Maintaining resilience in uncertain times

Maintaining resilience in uncertain times

There are only 3 mindsets:

  1. Expecting to fail
  2. Trying to avoid failure
  3. Expecting to succeed

Merely by changing the way you think (your mindset) you can drive changes in your behaviour.  Yes, it is far easier said than done, but by coaching ourselves to adopt a more positive, helpful frame of mind, we can be more in control of what happens. And yes, it sounds cheesy celebrating small achievements and being grateful, but it’s led by science, our own biochemistry – helping our bodies release more happy hormones – endorphins, dopamine and serotonin – and dialling down the cortisol!

It is a very natural human reaction to feel anxious during times of uncertainty, our ‘fight or flight’ instinct kicks in – it’s there to keep us safe, to help us survive and be on high alert from danger. However, when we overload the brain with too much chatter, too much information, too many thoughts; our nervous system becomes frazzled, we’re overwhelmed, exhausted and decision-making seems like an impossible task.

How we think and behave is a choice and this is the part of the equation that we can control. Recognise how you feel, acknowledge any negative emotions but then consciously decide to channel your energy and focus into the intersection shown above – the bits that are important and that you can control.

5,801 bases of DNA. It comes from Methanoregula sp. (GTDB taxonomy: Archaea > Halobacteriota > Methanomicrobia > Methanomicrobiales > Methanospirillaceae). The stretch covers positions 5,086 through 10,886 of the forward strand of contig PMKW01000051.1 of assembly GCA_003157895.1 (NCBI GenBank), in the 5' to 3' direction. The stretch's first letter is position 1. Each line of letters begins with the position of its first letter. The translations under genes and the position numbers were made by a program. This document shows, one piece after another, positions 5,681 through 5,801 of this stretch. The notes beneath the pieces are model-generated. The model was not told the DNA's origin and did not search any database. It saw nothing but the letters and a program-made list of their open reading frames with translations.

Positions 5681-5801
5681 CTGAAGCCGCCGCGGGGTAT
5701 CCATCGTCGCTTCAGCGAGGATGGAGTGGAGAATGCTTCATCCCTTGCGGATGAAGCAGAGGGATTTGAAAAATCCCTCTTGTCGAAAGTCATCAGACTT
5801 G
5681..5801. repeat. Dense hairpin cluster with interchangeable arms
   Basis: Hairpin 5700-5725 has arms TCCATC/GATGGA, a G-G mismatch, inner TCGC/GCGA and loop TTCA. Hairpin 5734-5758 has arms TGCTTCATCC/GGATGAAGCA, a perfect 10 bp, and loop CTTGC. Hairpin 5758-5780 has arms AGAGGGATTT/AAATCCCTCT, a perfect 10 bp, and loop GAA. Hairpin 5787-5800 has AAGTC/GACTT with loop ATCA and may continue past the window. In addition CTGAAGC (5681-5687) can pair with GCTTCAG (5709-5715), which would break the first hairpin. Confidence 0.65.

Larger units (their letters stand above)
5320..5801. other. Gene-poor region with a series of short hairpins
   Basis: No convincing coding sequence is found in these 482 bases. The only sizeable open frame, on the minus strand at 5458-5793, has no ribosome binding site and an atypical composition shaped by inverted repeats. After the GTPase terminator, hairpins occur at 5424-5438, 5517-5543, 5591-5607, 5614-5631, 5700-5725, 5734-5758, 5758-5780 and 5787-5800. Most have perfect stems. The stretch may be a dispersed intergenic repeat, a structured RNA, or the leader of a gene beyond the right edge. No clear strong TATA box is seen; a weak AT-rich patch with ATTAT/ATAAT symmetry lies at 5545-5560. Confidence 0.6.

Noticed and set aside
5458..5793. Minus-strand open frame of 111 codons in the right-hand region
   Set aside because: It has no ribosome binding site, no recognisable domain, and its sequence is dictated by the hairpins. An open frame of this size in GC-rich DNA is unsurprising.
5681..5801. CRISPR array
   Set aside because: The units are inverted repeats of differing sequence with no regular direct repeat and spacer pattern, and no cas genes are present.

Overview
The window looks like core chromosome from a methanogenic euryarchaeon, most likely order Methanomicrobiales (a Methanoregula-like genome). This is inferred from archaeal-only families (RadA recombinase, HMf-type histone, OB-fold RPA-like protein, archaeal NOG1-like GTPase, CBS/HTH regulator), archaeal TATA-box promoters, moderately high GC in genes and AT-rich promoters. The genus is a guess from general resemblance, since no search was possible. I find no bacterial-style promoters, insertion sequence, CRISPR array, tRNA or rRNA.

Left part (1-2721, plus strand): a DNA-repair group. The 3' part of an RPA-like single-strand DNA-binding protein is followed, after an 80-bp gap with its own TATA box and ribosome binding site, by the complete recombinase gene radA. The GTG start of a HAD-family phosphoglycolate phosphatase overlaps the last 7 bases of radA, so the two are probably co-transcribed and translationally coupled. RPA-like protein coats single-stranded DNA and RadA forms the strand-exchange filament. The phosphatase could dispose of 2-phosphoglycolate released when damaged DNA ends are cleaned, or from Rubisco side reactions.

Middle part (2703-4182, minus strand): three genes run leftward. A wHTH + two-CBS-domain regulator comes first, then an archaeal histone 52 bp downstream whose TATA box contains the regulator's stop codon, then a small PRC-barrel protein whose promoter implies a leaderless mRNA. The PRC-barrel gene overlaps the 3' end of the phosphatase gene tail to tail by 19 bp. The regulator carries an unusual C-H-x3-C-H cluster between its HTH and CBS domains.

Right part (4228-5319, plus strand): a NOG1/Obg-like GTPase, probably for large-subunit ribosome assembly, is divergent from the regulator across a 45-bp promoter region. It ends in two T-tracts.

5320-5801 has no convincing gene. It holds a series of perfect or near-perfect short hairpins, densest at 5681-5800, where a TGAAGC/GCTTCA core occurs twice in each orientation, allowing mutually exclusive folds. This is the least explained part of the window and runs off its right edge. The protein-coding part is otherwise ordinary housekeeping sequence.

What makes a person resilient?

  1. the capacity to recover quickly from difficulties; toughness.
  2. the ability of a substance or object to spring back into shape; elasticity

Resilient people tend to display the following traits:

  • They get that s*?t happens
  • They don’t take it personally
  • They know what they can change
  • And they accept what they can’t

It can be easy to fall into the victim mentality. The “it’s not fair, there’s nothing I can do” stance is often more appealing and less daunting than the “what can I do about it?” attitude. Even if we don’t want to accept a situation, it doesn’t make it go away, we have to take responsibility and make a concerted effort to choose to deal with it.

Kubler Ross’ Change Curve

David Hare in a recent CIM webinar offers the following advice:

  • Focus on what matters and what you can control
  • Choose how you respond
  • Recognise where you are in the change curve (pictured above)
  • Expect to succeed
  • Use your imagination wisely
  • Celebrate wins and positivity
  • Stay connected

Ask yourself:

  • What one step forward could I take today?
  • How do I want to look back on this period in my life?
  • What support can I ask for?
  • What can I feel grateful for today?

If the current Covid-19 situation has taught us anything, it’s to be more mindful – to be in the moment and focus on the now.

Useful resources

  • ACAS the resource for free, impartial advice on workplace rights, rules and best practice
  • GOV.UK – all government services and information
  • Money Saving Expert – brilliant advice on all things financial